Some of the most important fish in the Salish Sea food web are also the most mysterious. Researchers have only begun to understand how many there are, where they go, and how we can preserve their populations for the future. University of Washington researcher Margaret Siple reports on the secret lives of forage fish in the latest issue of Salish Sea Currents.
A new paper co-authored by PSI’s Tessa Francis connects social and ecological factors influencing herring management in the Salish Sea. The paper, published in the journal Ecosystem Health and Sustainability, grew out of a three-day workshop held last year in British Columbia. The workshop was sponsored by The Ocean Modeling Forum, a collaboration between the School of Aquatic and Fishery Sciences at the University of Washington and NOAA Fisheries. It brought together a variety of herring experts, from commercial fishermen to scientists, regulators and members of regional tribes. NOAA’s Phillip Levin was the paper’s lead author, with Nathan Taylor of Fisheries and Oceans Canada and Tessa Francis, lead ecosystem ecologist at PSI, as co-authors.
Levin, Phillip S., Francis, Tessa B., Taylor, Nathan G. (2016) Thirty-two essential questions for understanding the social–ecological system of forage fish: the case of Pacific Herring. Ecosystem Health and Sustainability. 2(4):e01213. doi: 10.1002/ehs2.1213.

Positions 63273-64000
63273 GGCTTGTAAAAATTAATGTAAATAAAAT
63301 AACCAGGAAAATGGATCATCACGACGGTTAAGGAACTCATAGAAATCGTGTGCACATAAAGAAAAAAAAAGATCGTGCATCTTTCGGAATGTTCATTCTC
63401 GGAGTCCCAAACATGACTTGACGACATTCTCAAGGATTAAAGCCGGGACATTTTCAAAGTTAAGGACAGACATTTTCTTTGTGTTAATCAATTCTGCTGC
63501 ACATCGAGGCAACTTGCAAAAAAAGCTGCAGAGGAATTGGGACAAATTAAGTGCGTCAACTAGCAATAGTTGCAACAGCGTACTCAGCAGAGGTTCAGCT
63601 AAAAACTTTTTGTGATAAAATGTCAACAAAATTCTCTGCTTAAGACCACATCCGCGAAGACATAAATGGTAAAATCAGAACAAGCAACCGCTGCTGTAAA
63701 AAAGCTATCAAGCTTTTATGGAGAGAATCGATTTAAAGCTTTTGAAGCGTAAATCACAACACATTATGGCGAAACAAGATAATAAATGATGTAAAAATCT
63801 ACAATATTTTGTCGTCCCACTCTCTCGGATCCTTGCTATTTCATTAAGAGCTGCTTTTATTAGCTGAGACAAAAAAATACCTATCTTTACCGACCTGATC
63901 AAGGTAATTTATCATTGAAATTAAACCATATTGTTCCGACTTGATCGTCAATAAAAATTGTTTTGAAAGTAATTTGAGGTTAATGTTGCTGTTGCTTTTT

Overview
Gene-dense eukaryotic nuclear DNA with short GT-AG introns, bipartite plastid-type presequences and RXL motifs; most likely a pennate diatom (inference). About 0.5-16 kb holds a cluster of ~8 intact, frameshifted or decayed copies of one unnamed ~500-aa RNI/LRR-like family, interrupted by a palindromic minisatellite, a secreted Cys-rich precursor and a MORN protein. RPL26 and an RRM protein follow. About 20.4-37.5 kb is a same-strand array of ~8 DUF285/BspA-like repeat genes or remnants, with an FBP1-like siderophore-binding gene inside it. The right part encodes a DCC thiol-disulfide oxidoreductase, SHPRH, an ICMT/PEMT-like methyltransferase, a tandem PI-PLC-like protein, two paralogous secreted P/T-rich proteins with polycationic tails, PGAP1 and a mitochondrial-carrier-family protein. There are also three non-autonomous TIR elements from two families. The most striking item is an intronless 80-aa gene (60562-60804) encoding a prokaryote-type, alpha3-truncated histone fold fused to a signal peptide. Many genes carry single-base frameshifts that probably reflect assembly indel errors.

The online publication UW Today reports on a recent paper co-authored by PSI research scientist Tessa Francis. The paper, published in the journal Ocealogia, describes how individual herring populations in Puget Sound exhibit a portfolio effect, collectively influencing and stabilizing the region’s population as a whole. Francis teamed up with the paper’s lead author UW doctoral student Margaret Siple to analyze more than 40 years of herring data on 21 subpopulations in Puget Sound.
A Seattle Times story features a recent paper in the Marine Ecology Press Series about shifting baselines in the Puget Sound food web. Forty years of data from the Washington Department of Fish and Wildlife reveal a trend toward more jellyfish and less of some forage fish species in the region. High amounts of jellyfish can mean a decline in ecosystem productivity, according to scientists. The original paper was based on some of the same data used by Puget Sound Institute researchers looking at trends for Puget Sound’s Pacific herring populations.